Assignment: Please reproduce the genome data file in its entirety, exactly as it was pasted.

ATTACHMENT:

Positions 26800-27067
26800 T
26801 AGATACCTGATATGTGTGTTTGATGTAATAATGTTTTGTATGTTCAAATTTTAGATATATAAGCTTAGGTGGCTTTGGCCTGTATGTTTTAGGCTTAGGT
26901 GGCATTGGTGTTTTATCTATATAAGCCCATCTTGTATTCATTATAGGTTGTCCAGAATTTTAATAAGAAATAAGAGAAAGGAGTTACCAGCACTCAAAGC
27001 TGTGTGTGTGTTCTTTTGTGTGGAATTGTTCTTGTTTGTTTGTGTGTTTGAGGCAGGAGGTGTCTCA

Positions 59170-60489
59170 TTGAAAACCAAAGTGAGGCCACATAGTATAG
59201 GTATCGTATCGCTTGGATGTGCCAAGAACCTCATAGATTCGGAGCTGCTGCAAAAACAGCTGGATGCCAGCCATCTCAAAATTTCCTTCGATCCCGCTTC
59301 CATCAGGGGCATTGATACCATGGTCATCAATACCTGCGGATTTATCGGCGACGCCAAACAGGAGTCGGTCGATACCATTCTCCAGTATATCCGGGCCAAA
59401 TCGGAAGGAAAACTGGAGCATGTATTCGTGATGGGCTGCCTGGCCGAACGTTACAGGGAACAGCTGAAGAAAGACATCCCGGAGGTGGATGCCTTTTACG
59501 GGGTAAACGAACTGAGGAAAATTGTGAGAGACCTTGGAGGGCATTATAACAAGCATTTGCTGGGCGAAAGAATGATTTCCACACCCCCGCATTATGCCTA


Positions 26800-27067
26800 T
26801 AGATACCTGATATGTGTGTTTGATGTAATAATGTTTTGTATGTTCAAATTTTAGATATATAAGCTTAGGTGGCTTTGGCCTGTATGTTTTAGGCTTAGGT
26901 GGCATTGGTGTTTTATCTATATAAGCCCATCTTGTATTCATTATAGGTTGTCCAGAATTTTAATAAGAAATAAGAGAAAGGAGTTACCAGCACTCAAAGC
27001 TGTGTGTGTGTTCTTTTGTGTGGAATTGTTCTTGTTTGTTTGTGTGTTTGAGGCAGGAGGTGTCTCA

Positions 59170-60489
59170 TTGAAAACCAAAGTGAGGCCACATAGTATAG
59201 GTATCGTATCGCTTGGATGTGCCAAGAACCTCATAGATTCGGAGCTGCTGCAAAAACAGCTGGATGCCAGCCATCTCAAAATTTCCTTCGATCCCGCTTC
59301 CATCAGGGGCATTGATACCATGGTCATCAATACCTGCGGATTTATCGGCGACGCCAAACAGGAGTCGGTCGATACCATTCTCCAGTATATCCGGGCCAAA
59401 TCGGAAGGAAAACTGGAGCATGTATTCGTGATGGGCTGCCTGGCCGAACGTTACAGGGAACAGCTGAAGAAAGACATCCCGGAGGTGGATGCCTTTTACG
59501 GGGTAAACGAACTGAGGAAAATTGTGAGAGACCTTGGAGGGCATTATAACAAGCATTTGCTGGGCGAAAGAATGATTTCCACACCCCCGCATTATGCCTA